When companies fail in their expansion plans, it’s because management is inflexible and relies too heavily on past formulas that aren’t applicable in the new economy.

In essence, they have a poor mindset for effective risk management.

stockimages hairSuch companies fail to stay committed in terms of their behavior and matching their overall objectives. They focus too much on opportunities without making sure they’re a good fit.

Instead, management should be asking, “Do our strategies apply for our opportunities?”

Their mindset must always be maintaining and improving their brand presence, working for sustainable growth and profits, and increasing their market share.

That means they must understand the new markets – in particular, the cultures. But managers can’t understand the new markets and the cultural gaps if they don’t even understand themselves.

They must have a strong sense of self awareness – fully understanding strengths and weaknesses, and how much flexibility is required without compromising on essentials.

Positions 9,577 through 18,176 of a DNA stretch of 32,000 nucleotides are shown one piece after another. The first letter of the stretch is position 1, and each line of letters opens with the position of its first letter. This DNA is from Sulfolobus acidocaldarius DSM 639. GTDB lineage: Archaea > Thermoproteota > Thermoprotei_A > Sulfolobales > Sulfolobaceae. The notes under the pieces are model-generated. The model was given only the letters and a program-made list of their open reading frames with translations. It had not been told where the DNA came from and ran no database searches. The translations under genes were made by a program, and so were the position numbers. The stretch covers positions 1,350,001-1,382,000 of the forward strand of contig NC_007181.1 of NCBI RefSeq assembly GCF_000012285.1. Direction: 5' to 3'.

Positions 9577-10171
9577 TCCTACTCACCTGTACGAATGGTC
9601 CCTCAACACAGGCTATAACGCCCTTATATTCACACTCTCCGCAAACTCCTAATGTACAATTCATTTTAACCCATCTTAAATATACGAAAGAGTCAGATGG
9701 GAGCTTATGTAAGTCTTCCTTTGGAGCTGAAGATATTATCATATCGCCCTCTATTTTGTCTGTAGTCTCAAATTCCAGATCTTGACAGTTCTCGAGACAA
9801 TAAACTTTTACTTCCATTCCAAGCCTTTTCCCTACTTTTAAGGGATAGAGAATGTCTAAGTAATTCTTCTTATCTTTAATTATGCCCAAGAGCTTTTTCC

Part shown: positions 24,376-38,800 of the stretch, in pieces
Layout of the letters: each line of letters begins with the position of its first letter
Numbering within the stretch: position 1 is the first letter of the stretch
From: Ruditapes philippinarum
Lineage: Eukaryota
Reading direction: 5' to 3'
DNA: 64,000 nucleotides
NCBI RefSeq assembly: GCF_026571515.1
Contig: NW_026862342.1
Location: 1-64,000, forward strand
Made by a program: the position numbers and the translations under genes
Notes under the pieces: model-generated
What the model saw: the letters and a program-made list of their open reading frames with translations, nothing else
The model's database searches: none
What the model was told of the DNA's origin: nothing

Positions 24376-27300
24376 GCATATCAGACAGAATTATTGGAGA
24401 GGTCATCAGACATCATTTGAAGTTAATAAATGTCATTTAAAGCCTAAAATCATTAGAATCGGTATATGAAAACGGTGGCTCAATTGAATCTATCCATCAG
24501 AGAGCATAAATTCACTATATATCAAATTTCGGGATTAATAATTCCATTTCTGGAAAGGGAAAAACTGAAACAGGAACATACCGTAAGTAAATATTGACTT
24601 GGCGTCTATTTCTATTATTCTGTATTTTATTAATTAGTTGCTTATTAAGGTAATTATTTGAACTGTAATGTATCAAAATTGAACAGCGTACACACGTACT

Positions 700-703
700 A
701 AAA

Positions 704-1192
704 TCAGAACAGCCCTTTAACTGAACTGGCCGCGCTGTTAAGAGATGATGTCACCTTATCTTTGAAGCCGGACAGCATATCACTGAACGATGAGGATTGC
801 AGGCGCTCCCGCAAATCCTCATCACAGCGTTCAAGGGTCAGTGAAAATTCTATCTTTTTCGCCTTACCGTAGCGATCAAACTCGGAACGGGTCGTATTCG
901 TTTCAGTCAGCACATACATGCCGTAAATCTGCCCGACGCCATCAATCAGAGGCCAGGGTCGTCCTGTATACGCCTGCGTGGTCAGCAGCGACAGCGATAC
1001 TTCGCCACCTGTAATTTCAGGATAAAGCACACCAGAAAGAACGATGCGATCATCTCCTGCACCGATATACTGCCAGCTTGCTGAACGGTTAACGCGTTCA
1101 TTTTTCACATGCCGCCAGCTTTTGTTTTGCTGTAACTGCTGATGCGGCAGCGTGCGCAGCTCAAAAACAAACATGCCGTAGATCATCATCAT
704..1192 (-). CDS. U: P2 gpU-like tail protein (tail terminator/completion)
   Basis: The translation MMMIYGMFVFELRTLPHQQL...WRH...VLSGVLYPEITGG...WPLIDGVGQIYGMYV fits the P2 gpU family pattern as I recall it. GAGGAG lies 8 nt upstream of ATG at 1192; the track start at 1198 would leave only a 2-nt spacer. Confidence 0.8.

It’s all in the details – the structure and controls without micromanaging and losing a company’s identity. (This is especially true presence in forming partnerships for a global presence in foreign countries.)

Never go into a marketplace unless you understand its environment.

For strategic leadership, management must create a vision – a roadmap – to remain competitive and adjust in the ever-changing technological and economic environment.

True strategic leaders convey the mission and target customers, and motivate their employees to be unified and instigate change and efficiencies.

“Progress is impossible without change, and those who cannot change their minds cannot change anything.”

-George Bernard Shaw

The roadmap also includes a strategy for action – what changes are needed to achieve the objectives.

Five skills of such leaders:

  1. They understand the underlying causes of their challenges.
  2. They anticipate the moves of their competitors and their reactions.
  3. They determine how to balance the short-term pressure for profits against the long-term strategies while weighing the needs to satisfy the needs of their stakeholders from customers to employees and shareholders.
  4. They deduce what’s needed before making decisions.
  5. They continuously implore organization-wide learning and fine-tuning strategy should course corrections are necessary.